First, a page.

High acutance developers – high acutance developers are the exact opposite of fine grain developers. High acutance developers enhance the edge of the silver so the image, when enlarged, shows a higher-level sharpness. The downside is larger visible grain. Actuance developers sharpen the grain, kind of like using the unsharp mask in Adobe Photoshop. High acutance developers are primarily used with slow to medium film. Agfa Rodinal, now made by other companies, is one of the most popular high acutance developers ever made. Adox Rodinal, Rollei Compard  and Tetenal Paranol S are all similar developers to Agfa Rodinal. Rodinal can also be hand made by mixing the raw chemicals together. See the book, The Darkroom Cookbook for formulas. Any pyro-based developer is considered to be a high acutance developer. I personally only use high acutance developers to develop slow and medium films, 25 – 100 ASA. My two favorite slow films are Rollei RPX 25 and Ilford Pan-F; both of these films have finer grain than any of the T-Max or Delta films. Both films enlarge beautifully.

The actual processing of the film – this is vital for high quality images. Consistency of what you do in the darkroom will have a very large impact on the final quality of your negatives. Consistency in the darkroom is first, last and always, do everything the same each and every time, your work will thank you for it.

First, keep all processing chemicals at exactly the same temperature, including the wash water. The recommended developing temperature is 68 degrees Fahrenheit, colder and the chemicals will become so slow development will be difficult, hotter and the film will swell causing more grain clumping which results in larger visible grain.

Taking film from 68-degree development and placing the film in an 80 degree wash will really shock the film causing grain clumping. The books out there state to keep the chemicals and wash to within 5 degrees of each other, my opinion is better overall quality and less clumping will result if all chemicals and wash water are at exactly the same temperature. I have standardized at 72 degrees for everything, 12 months a year. In the winter I must heat my water and chemicals, easy, I use a water bath to keep everything at the same temperature; the hot summer water is an issue. I standardized on 72 because the incoming cold water is at 80 degrees in the summer; I have no way to cool incoming wash water. So, I develop at 72 degrees, stop bath at 74 degrees, fix at 76 degrees and wash at 80 degrees. Yes developing in this way is a pain, but the end result is worth it.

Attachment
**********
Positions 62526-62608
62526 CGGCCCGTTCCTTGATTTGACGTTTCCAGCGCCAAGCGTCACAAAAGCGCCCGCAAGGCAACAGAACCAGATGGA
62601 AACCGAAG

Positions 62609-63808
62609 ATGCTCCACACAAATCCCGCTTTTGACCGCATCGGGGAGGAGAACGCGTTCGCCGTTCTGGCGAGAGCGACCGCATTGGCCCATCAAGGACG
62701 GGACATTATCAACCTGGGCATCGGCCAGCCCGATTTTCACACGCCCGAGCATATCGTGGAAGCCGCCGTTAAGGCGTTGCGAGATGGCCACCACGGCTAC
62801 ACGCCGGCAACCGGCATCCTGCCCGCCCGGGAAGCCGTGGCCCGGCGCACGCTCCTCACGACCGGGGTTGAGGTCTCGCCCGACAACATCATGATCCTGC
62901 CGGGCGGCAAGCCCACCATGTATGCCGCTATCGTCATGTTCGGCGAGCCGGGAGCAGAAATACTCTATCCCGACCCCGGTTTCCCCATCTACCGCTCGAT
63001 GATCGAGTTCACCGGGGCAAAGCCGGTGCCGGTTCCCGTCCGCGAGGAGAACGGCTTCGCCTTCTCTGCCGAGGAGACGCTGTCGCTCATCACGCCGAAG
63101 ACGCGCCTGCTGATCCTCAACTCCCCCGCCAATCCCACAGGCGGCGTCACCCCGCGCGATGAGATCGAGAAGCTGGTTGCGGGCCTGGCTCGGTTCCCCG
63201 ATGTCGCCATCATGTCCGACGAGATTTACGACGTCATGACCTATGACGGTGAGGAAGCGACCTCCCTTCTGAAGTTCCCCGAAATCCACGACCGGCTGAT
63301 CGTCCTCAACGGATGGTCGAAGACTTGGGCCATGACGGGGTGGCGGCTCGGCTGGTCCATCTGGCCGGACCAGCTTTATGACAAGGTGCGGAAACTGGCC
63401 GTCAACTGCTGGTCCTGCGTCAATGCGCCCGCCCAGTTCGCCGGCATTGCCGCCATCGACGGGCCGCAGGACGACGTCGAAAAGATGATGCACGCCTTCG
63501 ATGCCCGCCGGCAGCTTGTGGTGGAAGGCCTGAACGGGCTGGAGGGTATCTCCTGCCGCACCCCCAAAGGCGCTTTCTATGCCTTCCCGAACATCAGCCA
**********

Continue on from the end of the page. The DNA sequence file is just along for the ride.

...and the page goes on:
Do not heat dry your film or more grain clumping and dust will result. I hang my wet film is my darkroom to dry at room temperature. I do not use a fan to speed drying as a fan will pick up dust and stick to the film.


For the sharpest negatives, use the slowest film possible, learn how to stand and hold your camera or use a tripod with a cable release.

For the finest grain, choose the slowest speed film the prevailing light and movement dictates. Always use a tripod with very slow film, shutter speed is now irrelevant, a 1 second exposure is no big deal with a tripod in use.

Test your film, more on that in a different article, so you know how to properly expose your film to obtain your desired shadow detail. Test your processing so you know how to process the highlights so they are highly detailed, not paper base white. A proper negative should not require extensive burning and dodging. If your shadows are always too dark and require dodging then lower your ASA so more light reaches the film. If your highlights are always too light then reduce your processing time so your highlights on the negative are thinner and print fully detailed without the need to burn them down.

For slow to medium speed films use a high acutance developer, for fast films use a developer like D-76. For better sharpness I would suggest diluting D-76 with water at the ratio 1:1 or one part water with one part developer.

Process your film for the shortest time possible to achieve the desired highlight density. Keep all chemicals, including the wash water at exactly the same temperature. Air-dry your film in a dust free environment.

Your print quality will greatly improve if you follow the above recommendations. It will take time for your quality to improve, practice everything, do everything the same, and use the same developer, the same film, don’t bounce around and buy what is on sale. Once you master your products and camera the quality of your images will scream off the page, everyone will notice the difference.

Brent Wood
Brent Wood started his photographic career in 1978 as the chief photographer and studio manager for O'Connor Photography located in Santa Barbara California. In 1982 he changed his focus from studio portraiture to industrial photography. From 1982 to 1993 he was the Photo Department manager for General Dynamics Air Systems Division located in Rancho Cucamonga, Calif.